What if make up wasn’t used as barometer of feminist cred?

As a scholar who has done a fair amount of work in the areas of beauty and body image, and as one who critiques what I term “the beauty imperative” of our culture, some might be surprised to find out that I am a make up junkie. In fact, I have often been accused of not being a “real feminist” because I like wearing make up. I am aware my predilections for mascara are likely due to my similarly make up crazy mom. I recall the thrill of making up with her collection from a young age. I would get all gussied up and then go out and pet our pigs or talk to the cows about the troubles of my young life. Mind you, I loved horseback riding, swimming, and getting dirty just as much as I loved dips into mom’s make up drawer. Neither of my parents ever suggested I should or should not wear make up, nor that because I was a girl I was limited in any way (thanks mom and dad).

Later, though, I had relationships in which partners suggested I was “prettier without make up” or that they wanted to see “the real me.” Well, a person who loves make up is the real me, damnit! I don’t always wear it, I don’t feel like I have to wear it, but I like to wear it. I am annoyed when people (usually men) suggest I don’t “need it.” Of course I don’t need it! I don’t need espresso everyday either but damn if I don’t enjoy it.

I do not wear make up (when I do) to play up to the male gaze or be viewed as “properly feminine” – if anything, in my job as a women’s studies professor, I am more suspect BECAUSE I wear make up. Last semester, many of my advanced feminist theory students repeatedly challenged me regarding make up. Several of them seemed to believe my fondness for eye shadow made me a sellout (because who cares how well you know your Butler or Hallberstam when you’re eyelids are colored hot pink, right?). The problem I see with this attitude is that telling women they should not be wearing make up is no better than telling them they have to. Shouldn’t we be able to choose for ourselves? Isn’t feminism supposed to be about choice? Heck, if I had my way, men could more readily choose to wear make up if they wanted to. Why should women get all the eyeliner fun? (For a good historical analysis of changing attitudes towards make up and whether or not women/men should wear it, see this post here. Note also the ire and passion this topic generates in the comments section…)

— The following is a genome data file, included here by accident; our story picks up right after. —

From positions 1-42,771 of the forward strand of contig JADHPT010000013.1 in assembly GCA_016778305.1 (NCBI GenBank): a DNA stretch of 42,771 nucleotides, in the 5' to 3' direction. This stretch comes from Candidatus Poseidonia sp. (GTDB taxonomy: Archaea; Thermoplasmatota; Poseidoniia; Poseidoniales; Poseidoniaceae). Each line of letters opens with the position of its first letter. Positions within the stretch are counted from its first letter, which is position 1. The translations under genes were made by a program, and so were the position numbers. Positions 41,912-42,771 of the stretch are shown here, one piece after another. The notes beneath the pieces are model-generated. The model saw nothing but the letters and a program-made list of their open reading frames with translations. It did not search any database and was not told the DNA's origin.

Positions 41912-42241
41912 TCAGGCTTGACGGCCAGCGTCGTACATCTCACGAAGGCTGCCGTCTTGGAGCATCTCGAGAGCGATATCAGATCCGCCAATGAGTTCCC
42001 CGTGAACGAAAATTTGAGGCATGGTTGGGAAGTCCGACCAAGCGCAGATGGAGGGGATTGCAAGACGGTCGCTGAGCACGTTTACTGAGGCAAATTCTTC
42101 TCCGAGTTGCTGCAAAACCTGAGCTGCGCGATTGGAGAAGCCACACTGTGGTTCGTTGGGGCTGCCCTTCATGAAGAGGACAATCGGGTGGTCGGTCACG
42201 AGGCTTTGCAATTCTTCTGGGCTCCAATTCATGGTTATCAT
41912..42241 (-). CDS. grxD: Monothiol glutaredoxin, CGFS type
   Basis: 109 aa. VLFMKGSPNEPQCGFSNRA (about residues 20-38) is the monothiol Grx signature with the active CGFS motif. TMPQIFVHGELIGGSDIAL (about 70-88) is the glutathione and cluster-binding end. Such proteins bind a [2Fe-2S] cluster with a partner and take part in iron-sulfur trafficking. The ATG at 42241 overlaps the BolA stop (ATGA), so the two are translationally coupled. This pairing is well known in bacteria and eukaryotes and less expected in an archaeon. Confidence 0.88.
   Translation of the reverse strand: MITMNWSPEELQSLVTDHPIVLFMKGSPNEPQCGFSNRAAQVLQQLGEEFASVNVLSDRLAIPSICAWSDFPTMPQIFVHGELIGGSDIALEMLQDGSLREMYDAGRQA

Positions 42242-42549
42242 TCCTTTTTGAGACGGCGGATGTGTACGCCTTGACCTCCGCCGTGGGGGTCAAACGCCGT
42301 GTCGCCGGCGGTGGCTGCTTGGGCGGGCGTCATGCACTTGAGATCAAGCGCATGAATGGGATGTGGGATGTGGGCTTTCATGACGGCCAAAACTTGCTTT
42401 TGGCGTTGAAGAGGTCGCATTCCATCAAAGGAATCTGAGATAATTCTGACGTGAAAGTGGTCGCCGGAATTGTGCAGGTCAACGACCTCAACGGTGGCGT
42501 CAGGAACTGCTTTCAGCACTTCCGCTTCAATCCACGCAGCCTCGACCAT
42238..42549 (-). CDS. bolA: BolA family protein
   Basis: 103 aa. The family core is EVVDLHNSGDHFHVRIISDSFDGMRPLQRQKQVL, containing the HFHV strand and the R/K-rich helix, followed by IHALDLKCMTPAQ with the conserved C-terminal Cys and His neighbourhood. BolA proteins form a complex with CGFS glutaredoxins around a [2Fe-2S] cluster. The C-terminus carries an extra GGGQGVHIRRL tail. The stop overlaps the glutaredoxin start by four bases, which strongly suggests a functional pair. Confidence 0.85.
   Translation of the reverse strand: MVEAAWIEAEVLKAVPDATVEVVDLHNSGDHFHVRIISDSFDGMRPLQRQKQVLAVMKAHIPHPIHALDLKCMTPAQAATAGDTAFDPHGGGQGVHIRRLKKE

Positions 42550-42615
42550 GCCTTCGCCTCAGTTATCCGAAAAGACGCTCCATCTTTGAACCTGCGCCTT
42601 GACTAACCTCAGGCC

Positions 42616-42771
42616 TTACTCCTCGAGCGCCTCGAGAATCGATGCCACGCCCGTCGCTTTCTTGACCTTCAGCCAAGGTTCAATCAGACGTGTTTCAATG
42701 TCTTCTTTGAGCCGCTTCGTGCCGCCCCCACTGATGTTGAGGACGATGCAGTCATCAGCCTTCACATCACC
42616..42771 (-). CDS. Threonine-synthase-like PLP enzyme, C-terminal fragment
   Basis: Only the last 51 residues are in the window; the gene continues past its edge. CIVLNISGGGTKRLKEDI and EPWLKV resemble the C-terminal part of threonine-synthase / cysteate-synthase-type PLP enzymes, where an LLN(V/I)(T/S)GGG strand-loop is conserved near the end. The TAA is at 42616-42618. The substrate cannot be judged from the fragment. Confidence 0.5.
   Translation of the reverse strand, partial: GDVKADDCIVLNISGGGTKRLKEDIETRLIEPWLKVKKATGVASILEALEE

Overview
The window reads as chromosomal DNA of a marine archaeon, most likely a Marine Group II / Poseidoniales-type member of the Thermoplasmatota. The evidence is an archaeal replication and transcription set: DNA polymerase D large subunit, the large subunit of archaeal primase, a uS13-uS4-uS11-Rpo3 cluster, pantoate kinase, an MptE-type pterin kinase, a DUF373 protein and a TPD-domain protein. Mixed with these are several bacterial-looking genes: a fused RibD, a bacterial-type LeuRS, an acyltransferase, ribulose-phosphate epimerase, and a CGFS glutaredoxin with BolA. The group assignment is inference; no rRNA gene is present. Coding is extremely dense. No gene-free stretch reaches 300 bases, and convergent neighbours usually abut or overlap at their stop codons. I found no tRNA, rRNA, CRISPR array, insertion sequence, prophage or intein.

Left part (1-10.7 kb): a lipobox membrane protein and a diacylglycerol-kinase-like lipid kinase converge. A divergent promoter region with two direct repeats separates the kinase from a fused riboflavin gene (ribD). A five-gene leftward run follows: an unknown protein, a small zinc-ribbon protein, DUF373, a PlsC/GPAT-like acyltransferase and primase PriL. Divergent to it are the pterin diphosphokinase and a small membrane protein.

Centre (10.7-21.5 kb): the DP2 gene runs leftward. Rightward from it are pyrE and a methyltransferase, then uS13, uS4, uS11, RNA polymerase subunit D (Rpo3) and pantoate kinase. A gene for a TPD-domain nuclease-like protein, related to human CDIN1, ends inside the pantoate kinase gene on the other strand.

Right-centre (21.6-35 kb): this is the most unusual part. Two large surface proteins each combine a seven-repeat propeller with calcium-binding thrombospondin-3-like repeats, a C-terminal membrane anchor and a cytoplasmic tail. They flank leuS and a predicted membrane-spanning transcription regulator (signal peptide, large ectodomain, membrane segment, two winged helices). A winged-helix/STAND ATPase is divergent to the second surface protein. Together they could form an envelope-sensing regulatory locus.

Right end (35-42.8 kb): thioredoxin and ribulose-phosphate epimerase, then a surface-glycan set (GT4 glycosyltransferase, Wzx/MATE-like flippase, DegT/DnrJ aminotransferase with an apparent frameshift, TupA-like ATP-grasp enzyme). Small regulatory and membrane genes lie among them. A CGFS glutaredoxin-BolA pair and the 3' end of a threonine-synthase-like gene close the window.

The emphasis Jessica Valenti puts on feminism being about choices, even when those choices include fishnets or red lipstick, is one of the reasons I like the book Full Frontal Feminism. While I personally find high heels fashion torture, and certainly don’t think elementary school girls should be crippled by them, I don’t see a women in stilettos and think, “Oh, that poor unenlightened dupe.” Likewise, I understand why young girls might WANT to wear make up (and even high heels) – yet, as with other choices, I think we as adults should promote girls (and boys) to question why they want to do such things.

Feminism has an ugly history of imposing all sorts of appearance-based rules – no bras, no shaving, no make up. Well, sorry bell hooks, but as a double D woman, I find going braless a back-breaking experience. And, I know I have learned this from our shave happy society, but I prefer all my underarms without hair (even the male ones).

In the world of women’s studies and feminist scholarship, beauty norms and practices have been scrutinized since the get go. For instance, Mary Wollstonecraft warned women about the dangers of valuing themselves based on their looks and her daughter, Mary Shelley, went on to write Frankenstein, a classic novel that questioned appearance based judgments.

Today, there is lots of talk of “empowerment” and claims that owning one’s beauty, sexuality, desire, etc are feminist moves. However, while I agree that women should be able to choose whether they want to look or dress certain ways, I also think it is imperative to remember the socio-cultural contexts in which these choices are made. We don’t live in a vacuum, and as much as we like to resist or subvert the white supremacist, capitalist, heteronormative, patriarchy, we are all still shaped by it. Thus, even those choices that seem “free” or “empowering” are enacted within a sexist society. As such, when a female looks a certain way, even if she chooses that look and finds it empowering, she may be variously objectified, ridiculed, exploited, etc. So, I can see why some feminists claim that wearing make up is anti-feminist. Yet, if as feminists we judge other women’s feminist cred based on whether they wear mascara or shave their legs, aren’t we enacting a gaze that is just as judgmental as the traditional male gaze? As a colleague of mine writes,

“It is an obvious point, but keeping women in the habit of judging each other and themselves by the way they look just keeps us from banding together and overthrowing the whole system! …Your scholarship and work is questioned/judged based on what you look like; are you ‘brown’ enough, are you ‘peripheral’ enough, are you too ‘pretty’…”